However, equality in the workplace doesn’t end with the hiring process. Many women are given the opportunity to enter the industry but are limited in their options for upwards career mobility, as higher positions are routinely offered to men. Key to this is a difference in the way candidates for promotion are considered and judged. A key study shows often women are judged by what they have already done, whereas men are often promoted based on their potential. This can be seriously detrimental when it comes to promoting women into leadership positions because their potential is ignored until it is proven.

Women in tech are paid 16% less than men

Unfortunately, the inequalities that must be addressed don’t end there. Pay inequality is a big hurdle that companies must overcome in order to bring opportunities for men and women into alignment. Recently 32% of women identified the gender pay gap to be their biggest challenge in tech and, without addressing this, companies face losing female talent and missing out on great new prospects. In the technology sector there is a particularly crucial disparity, with a larger than average gender pay gap of 16%. In addition, women occupy less than one quarter of top-paying jobs in the industry, while also holding 40% of the lowest paid jobs.

Often pay inequality is thought of as a black and white issue: if a woman and man had the same job, they should be offered the same salary, right? The issue runs deeper than this, reflecting more so in women being underrepresented in senior, higher-paying roles. Organisations can make a difference by looking more closely at the salary paid and stock compensations not just by job, but also by level and function. Historically, companies have gotten around this by placing women in lower-level roles and showing parity on pay, but this doesn’t count. Women need to be promoted based on the same measurement of potential and performance as men and when this happens, companies need to ensure that equal pay and stock compensation are given for equal value of work.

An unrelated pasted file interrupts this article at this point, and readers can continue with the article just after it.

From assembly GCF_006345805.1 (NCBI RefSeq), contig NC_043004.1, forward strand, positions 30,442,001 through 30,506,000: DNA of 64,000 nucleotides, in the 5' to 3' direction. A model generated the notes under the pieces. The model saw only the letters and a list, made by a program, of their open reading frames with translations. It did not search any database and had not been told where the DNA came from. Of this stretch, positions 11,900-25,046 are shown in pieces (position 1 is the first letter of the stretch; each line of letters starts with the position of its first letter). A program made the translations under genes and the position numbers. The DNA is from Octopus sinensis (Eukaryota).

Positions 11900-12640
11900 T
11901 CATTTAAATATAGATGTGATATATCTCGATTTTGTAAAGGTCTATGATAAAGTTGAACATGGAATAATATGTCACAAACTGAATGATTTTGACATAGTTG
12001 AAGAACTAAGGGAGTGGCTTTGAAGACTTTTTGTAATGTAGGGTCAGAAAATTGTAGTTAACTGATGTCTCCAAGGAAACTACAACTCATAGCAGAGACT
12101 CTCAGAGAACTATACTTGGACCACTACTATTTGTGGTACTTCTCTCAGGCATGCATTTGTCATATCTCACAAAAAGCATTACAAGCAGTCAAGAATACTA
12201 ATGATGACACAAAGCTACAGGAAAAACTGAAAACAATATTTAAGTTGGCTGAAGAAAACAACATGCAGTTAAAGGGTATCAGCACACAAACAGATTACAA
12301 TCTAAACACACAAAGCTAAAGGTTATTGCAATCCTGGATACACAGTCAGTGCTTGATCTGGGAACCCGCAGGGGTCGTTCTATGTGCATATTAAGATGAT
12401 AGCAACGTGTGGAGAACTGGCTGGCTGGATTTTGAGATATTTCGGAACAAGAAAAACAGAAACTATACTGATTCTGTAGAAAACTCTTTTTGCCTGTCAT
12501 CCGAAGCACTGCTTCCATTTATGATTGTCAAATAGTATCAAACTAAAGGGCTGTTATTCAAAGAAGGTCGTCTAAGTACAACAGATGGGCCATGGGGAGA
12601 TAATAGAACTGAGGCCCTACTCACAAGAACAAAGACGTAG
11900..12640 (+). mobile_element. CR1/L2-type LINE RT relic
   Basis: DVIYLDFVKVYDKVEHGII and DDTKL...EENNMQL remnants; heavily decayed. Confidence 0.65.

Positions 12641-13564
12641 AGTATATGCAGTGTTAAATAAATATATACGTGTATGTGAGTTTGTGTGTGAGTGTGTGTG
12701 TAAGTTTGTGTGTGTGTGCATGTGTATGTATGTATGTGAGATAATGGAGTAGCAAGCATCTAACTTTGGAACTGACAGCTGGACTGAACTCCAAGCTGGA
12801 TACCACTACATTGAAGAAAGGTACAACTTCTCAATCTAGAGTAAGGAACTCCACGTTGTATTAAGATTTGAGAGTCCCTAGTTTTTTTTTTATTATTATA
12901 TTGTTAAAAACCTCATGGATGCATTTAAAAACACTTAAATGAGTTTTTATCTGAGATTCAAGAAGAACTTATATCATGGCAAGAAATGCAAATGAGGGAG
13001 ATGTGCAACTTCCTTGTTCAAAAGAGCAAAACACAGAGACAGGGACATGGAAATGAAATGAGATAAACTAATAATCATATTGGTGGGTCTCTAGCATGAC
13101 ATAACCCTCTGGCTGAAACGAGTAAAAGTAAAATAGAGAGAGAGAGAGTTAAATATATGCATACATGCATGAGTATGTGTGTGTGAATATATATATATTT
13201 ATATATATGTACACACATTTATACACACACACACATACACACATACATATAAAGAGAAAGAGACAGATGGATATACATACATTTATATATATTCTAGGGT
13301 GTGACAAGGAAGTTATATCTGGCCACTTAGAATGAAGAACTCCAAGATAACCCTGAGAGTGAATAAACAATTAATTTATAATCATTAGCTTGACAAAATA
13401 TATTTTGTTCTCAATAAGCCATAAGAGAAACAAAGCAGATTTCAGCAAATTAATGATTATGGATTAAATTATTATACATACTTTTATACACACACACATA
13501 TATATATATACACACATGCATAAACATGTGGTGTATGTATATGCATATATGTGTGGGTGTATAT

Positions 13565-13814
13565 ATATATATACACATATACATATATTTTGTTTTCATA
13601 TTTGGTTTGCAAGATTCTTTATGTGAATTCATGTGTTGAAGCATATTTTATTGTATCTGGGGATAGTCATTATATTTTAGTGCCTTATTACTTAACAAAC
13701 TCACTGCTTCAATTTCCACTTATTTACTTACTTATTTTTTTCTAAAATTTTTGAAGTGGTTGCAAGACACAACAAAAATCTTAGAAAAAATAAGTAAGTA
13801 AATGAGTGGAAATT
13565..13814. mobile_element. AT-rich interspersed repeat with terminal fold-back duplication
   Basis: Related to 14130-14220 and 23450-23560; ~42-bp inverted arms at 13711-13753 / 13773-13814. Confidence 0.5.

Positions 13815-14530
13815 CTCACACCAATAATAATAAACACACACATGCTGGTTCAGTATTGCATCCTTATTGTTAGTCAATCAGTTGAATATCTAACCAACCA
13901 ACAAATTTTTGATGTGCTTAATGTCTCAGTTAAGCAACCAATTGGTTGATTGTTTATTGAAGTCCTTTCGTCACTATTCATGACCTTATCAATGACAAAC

The tech industry needs to change

Although these issues can seem daunting, I hope to bring you a message of opportunity and the chance to make a real, meaningful difference. My mantra is not to always strive for perfection, but to always strive for consistent excellence. And, if we can adopt this manner of thinking towards making changes in regards to gender equality, ensuring we consistently excel in the way we act and present opportunities for others, we will move forward as an industry.

Of course, I’ve had the pleasure of working with inspiring men and women alike and take joy in seeing their career paths go in exciting, fulfilling and inspiring directions. This can only happen, however, when companies create an atmosphere that allows for success. It is time for companies to consistently excel in their hiring processes so women have equal opportunities, are judged fairly and equally on their potential, and are paid correctly and in parity with their male colleagues.